“I’m not sure I ever sit there on the night and think I’ve voted [correctly] … I’ve normally changed my mind by the time we sit down for dinner. Lots of people at both ends of the table have had exceptional seasons.”
Howe ought to be in the running to succeed Southgate – he has led Newcastle back into the Champions League – and certainly if the Football Association wanted another Englishman, although it is not a prerequisite, that would map out the succession.
Steve Cooper, who has done well to keep Nottingham Forest in the Premier League, is Welsh but he knows the FA from the inside, having managed the England Under-16s and 17s. He made it to three finals with the latter, one of them bringing glory at the Under-17 World Cup in 2017.
Southgate, who was promoted from the England Under-21s job in 2016, is interesting when he discusses the rise of Gary O’Neil at Bournemouth. Thrust into the position last August, his first as a manager, O’Neil has guided the club to top-flight safety.
“Gary is not one I’ve spoken about before but I signed him at Middlesbrough and had him for a couple of years as a player,” Southgate says. “In an understated way, he’s done a really good job in quite complicated circumstances at the start. He was always a player who I thought had that mindset to be a coach.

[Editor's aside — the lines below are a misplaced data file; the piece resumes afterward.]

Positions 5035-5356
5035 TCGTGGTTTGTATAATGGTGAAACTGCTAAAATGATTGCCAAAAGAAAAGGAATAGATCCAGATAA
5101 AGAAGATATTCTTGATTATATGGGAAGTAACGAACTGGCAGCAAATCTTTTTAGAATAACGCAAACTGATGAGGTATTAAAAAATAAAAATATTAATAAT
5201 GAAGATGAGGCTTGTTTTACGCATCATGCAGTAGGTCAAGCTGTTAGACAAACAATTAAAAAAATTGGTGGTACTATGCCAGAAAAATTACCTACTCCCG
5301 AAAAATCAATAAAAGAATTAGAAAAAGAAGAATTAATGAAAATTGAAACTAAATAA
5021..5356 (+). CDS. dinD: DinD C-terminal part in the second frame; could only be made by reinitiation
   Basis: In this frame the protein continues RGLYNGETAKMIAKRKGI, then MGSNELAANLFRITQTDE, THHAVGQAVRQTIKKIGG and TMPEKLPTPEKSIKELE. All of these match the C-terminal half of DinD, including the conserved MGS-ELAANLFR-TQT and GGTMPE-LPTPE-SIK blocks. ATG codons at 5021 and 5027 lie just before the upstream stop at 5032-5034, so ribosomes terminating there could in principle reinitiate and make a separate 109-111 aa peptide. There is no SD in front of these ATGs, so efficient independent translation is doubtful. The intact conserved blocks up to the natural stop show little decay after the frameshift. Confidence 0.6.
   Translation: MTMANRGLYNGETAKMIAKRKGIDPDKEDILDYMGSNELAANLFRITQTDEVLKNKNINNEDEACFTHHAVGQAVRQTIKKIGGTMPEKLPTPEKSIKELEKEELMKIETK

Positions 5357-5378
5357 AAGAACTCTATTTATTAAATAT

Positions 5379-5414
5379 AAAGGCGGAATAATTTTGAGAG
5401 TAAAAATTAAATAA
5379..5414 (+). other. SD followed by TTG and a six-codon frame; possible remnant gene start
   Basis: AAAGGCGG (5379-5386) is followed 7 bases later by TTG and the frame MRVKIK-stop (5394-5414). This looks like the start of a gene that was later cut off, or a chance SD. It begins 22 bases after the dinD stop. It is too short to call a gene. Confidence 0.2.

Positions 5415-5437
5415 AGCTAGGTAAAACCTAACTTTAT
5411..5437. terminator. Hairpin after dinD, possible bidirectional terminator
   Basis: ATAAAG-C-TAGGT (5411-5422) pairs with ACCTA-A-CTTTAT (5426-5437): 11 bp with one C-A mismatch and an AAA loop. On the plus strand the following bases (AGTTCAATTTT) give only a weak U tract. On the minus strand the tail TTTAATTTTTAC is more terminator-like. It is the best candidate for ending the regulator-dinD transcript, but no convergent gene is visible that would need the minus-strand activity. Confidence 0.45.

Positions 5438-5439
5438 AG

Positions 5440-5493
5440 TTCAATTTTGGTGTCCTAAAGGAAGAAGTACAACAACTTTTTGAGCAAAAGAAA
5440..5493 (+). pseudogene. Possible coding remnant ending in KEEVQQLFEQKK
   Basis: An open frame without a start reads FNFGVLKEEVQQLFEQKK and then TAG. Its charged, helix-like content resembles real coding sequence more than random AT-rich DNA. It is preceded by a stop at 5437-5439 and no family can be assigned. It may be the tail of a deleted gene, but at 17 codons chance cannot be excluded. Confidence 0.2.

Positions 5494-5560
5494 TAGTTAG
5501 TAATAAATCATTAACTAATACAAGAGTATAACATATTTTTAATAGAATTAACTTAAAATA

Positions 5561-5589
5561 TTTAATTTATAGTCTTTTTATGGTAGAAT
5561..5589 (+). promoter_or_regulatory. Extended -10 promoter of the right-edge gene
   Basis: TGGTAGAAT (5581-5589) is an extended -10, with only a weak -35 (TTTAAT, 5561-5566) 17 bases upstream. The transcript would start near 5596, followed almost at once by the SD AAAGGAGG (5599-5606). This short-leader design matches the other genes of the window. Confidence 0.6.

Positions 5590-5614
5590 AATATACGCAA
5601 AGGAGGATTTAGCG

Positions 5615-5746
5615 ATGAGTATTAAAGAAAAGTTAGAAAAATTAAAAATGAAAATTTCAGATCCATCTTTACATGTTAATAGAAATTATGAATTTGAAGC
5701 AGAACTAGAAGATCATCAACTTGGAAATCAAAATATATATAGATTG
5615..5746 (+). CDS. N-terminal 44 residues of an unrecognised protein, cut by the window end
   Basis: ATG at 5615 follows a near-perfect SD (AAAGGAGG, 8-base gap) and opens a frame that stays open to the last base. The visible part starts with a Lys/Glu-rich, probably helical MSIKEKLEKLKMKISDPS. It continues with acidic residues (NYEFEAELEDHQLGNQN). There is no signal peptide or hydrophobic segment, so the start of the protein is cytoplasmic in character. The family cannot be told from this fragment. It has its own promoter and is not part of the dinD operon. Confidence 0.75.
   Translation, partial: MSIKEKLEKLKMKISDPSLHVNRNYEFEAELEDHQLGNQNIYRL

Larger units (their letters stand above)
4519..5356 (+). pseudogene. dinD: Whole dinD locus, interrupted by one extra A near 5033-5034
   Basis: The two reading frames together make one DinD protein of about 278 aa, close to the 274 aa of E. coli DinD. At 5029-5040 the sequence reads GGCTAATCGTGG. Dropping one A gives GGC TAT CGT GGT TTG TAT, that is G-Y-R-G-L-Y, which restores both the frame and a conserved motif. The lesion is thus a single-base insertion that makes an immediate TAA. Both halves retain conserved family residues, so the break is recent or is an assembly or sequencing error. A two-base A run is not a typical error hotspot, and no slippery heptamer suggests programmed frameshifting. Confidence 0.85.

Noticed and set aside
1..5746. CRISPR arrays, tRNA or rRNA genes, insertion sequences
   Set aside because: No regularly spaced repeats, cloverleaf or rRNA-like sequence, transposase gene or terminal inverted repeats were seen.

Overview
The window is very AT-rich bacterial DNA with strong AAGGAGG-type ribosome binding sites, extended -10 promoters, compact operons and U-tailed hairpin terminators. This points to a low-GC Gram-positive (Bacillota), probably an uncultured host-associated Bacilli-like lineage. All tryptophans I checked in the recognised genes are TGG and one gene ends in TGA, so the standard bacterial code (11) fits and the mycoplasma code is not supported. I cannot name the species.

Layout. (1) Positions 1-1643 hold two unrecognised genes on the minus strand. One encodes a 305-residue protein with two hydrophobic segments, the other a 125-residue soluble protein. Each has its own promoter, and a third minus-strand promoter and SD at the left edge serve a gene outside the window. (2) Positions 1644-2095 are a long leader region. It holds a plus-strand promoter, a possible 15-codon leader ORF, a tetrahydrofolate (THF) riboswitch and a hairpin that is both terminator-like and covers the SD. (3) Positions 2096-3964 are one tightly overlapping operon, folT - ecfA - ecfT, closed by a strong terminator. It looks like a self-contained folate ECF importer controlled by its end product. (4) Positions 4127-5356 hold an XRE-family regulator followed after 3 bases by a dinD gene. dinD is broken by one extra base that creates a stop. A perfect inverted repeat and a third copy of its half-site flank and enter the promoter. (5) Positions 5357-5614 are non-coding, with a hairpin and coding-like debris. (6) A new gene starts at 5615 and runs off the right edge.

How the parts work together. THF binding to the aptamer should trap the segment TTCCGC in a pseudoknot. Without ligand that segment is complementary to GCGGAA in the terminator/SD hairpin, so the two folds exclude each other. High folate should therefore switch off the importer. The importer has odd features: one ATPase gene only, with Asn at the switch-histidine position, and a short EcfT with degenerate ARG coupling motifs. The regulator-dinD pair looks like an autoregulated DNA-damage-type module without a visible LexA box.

“His first season as a manager has reminded me a little bit of my first couple of years at Middlesbrough, where you’re right in the fire. You’re in the relegation battle but you get there. The other two [Howe and Cooper] are more obvious with what they have done, but Gary is probably one that has gone a bit under the radar.”
Back to awards. And back to the Guardiola-inspired theme of remorselessness, the quest for new ways and motivational means. It is a curiosity that Southgate’s captain, Harry Kane, has never been named as the Professional Footballers’ Association’s or Football Writers’ player of the season.
“Often the club have needed to win something that promotes the individual – not always; obviously if you’re a West Ham player …” Southgate said with a smile, referencing the writers’ choice of Scott Parker in 2010-11.
Kane has been excellent this season, scoring 30 times for Spurs, 28 of them in the league. He turns 30 in July and Southgate is convinced that Kane can thrive into his mid-30s because of his professionalism, similar to Teddy Sheringham, a striker who “wasn’t relying on speed to score goals or have an impact”.
From Southgate’s side, it is not Kane learning new things about his game, rather if he can develop his leadership. The same is true of Walker. “What else can we give them?” Southgate asks. “I think their ownership of things is an area we can push them on. Turn them into better players, whatever they might do with the rest of their lives, as well.”
Southgate has but a single wish for the next phase of his career – glory at the Euros in Germany – and, this time, it really does feel like the last dance. “We’ll have to go very, very well for that [him staying on for the next World Cup] to be a possibility in anyone’s eyes,” he says.
“That’s fair enough. My aim is to try to win the tournament and everything I do is geared around that, every conversation I have with the players. What will happen in the future … it isn’t at the forefront of my mind. But trying to win this European Championship is.”